According to a Tuesday story in the Houston Chronicle, researchers at the University of Bradford in Great Britain are well in their way to developing a universal blood test to detect cancer in people. The test has profound implications for early detection of cancer, a key to fighting the disease successfully. It can also be used to rule out cancer in patients that have symptoms, saving time and resources.
It s called the Lymphocyte Genome Sensitivity (LGS) test. The way it works is that the white blood cells in the drawn blood is subjected to UV light. The light will damage the white blood cells DNA, but in different ways when the patient has cancer or a precancerous condition than when he or she is healthy. The white blood cells are already under stress when there is cancer present.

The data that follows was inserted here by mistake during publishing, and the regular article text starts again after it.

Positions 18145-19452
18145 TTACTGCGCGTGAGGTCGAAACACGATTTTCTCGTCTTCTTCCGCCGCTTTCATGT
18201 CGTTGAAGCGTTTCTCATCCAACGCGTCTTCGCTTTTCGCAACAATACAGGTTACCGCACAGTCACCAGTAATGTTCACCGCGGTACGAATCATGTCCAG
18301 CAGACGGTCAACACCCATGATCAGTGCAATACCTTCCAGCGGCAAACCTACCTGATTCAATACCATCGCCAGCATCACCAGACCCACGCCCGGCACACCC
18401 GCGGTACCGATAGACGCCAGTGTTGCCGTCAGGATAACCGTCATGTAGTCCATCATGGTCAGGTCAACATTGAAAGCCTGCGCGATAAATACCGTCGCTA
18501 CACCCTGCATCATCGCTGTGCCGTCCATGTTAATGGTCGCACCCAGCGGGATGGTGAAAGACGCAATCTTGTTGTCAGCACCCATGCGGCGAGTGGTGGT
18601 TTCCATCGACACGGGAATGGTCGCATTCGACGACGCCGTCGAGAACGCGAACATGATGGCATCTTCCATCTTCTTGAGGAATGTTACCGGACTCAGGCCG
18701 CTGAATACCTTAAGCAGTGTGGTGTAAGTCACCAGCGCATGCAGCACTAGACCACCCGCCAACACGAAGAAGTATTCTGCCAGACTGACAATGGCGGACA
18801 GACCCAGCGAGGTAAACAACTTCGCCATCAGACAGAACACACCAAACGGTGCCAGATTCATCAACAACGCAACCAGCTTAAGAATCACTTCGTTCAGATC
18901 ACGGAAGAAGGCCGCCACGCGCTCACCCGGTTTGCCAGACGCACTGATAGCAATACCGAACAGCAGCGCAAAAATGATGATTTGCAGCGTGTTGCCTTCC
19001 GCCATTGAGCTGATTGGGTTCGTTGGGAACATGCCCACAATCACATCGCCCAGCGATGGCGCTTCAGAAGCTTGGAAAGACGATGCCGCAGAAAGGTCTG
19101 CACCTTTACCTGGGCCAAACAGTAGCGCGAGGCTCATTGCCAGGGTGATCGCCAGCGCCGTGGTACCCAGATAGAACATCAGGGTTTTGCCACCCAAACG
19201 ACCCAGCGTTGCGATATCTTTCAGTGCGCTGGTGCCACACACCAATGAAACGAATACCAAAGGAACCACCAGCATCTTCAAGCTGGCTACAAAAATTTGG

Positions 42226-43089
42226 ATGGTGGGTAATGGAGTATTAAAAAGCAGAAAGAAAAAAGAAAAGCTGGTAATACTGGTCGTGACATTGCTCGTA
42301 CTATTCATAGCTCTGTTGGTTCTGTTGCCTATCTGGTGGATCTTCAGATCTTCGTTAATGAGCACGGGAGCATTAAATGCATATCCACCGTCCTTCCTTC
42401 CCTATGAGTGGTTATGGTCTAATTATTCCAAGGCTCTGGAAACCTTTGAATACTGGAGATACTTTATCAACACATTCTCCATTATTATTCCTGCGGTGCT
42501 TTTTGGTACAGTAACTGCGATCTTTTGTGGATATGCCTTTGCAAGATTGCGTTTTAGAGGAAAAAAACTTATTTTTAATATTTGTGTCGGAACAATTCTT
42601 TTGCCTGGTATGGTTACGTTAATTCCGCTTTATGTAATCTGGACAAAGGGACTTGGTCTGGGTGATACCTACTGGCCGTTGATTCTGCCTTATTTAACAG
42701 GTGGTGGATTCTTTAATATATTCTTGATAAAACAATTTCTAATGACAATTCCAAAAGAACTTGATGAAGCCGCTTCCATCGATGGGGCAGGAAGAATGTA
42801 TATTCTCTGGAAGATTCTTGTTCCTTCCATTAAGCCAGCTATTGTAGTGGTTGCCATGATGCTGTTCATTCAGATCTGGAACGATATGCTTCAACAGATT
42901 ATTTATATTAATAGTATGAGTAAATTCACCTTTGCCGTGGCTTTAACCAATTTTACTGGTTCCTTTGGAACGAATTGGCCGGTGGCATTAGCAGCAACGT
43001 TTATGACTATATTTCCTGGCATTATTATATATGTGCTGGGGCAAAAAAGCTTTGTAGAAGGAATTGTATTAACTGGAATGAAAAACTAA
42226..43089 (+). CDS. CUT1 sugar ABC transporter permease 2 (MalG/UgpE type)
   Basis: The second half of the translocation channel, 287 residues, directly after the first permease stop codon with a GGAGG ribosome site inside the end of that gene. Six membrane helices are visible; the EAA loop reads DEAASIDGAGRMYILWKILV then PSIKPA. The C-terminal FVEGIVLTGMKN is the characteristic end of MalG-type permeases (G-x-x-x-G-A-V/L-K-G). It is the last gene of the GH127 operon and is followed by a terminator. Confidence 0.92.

A preliminary trial has already determined that the blood test has a great degree of accuracy with patients who have melanoma, colon cancer and lung cancer. A trial is currently ongoing at the Bradford Royal Infirmary to determine the efficacy of the blood test in detecting colorectal cancer. The preferred method of determining a diagnosis of that particular form of the disease is to conduct a far more invasive colonoscopy.
The University of Bradford has already applied for patents for the blood test. A company called Oncascan has been established to commercialize the test once the trials have been completed and it can be delivered into a clinical setting. The ability to use a simple blood test, either as part of a regular exam or when someone develops cancer-like symptoms, to diagnose cancer early has the potential to save millions of lives. Early detection of cancers, along with some of the new treatments that specifically target cancer cells, would be a quantum leap in the treatment of the disease.